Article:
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My son, the bargain hunter, said the cheapest sourveniers are at WalMart. (I don't know where I went wrong.) We enjoyed the Public Market held on Saturdays in downtown Anchorage. It's a mixture of crafts, fresh produce, food vendors, and music. My favorite souvenier is an uloo, great knife for cooks and can be purchased in a variety of price points. Get the chopping bowl too. Be sure to bring binoculars and to plan a leisurely drive between Anchorage and Seward/Kenai. It is spectacular and you will want to make stops. In early August we watched people fishing for salmon in Bird Creek. Stopped to look at mountain sheep. Took the tram ride up Mt Alyeska. Next time I'll bring a picnic lunch to eat along the way. In Anchorage, make sure to drive by Lake Hood near the airport where hundreds of sea planes are tied up. Visit Earthquake Park. There are links to a visitors guide on the Anchorage Daily News website I enjoyed a garden tour that was being held in one neighborhood and it gave me a chance to chat with Anchorage gardeners. Check the events listing when it gets nearer your trip.
dfrostnh is offline  
Oct 25th, 2003, 10:06 AM
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I agree with Patrick. I'd concentrate more on the Kenai Peninsula and, at a minimum, cut out the Barrow portion and save it for another trip.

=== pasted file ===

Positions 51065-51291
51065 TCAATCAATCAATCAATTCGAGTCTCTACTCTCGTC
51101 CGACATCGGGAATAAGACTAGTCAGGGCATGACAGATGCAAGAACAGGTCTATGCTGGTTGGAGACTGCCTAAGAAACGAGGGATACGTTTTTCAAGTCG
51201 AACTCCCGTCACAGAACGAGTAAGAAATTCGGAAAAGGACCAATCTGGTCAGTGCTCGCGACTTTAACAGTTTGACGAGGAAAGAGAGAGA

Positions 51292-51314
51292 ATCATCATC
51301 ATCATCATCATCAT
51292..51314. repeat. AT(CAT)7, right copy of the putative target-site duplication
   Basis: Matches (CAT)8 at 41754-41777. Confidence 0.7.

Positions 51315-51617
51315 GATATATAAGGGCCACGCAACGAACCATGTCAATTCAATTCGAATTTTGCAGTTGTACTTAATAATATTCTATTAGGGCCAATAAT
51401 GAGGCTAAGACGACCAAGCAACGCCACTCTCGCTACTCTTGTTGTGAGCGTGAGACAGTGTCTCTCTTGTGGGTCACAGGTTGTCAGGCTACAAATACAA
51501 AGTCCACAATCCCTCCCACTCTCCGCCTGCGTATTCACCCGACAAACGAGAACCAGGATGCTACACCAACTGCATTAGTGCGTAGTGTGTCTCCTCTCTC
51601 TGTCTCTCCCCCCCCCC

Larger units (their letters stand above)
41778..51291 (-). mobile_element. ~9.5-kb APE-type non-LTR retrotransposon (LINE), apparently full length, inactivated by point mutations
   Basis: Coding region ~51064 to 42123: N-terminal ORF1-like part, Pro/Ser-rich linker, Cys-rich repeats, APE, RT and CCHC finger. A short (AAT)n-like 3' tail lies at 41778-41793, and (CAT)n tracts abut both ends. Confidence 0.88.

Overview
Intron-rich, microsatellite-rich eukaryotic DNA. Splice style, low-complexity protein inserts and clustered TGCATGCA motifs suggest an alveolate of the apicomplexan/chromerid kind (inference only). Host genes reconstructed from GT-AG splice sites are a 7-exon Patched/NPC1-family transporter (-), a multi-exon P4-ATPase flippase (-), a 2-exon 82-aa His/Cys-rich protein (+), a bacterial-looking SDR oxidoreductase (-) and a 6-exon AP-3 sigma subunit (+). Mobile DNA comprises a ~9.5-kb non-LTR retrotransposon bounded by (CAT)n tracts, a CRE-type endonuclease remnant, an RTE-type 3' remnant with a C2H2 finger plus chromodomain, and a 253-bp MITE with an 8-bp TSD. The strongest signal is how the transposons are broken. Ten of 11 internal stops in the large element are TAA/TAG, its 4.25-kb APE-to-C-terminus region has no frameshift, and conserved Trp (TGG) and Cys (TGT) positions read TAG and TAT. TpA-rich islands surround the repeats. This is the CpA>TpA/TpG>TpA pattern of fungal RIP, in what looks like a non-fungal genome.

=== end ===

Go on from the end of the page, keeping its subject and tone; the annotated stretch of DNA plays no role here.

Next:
I'd even go further. I don't think you can do justice to both the Kenai area and the Denali/Talkeetna area in 7-8 days. You can certainly cover both in that time but only on the surface. I'd conentrate on one or the other for the entire trip and come back for the one you miss on the next trip. I've done it both ways and enjoyed both but I'd recommend the contrated tour which gives you time to explore and savor.

My personal preference would be to do Kenai first but I know others will prefer Denali/Talkeetna.

Whatever you do, almost everyone has a great time in Alaska. You have never seen a photograph or a film that can do the rugged grandeur justice.
dwooddon is offline  
Oct 25th, 2003, 10:53 AM
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My husband and I are the types who love to see as much as we can on the first trip and then plan that if we get the chance to return, we'll do areas in more depth. We don't go to rest, so our itineraries are sometimes too busy for others.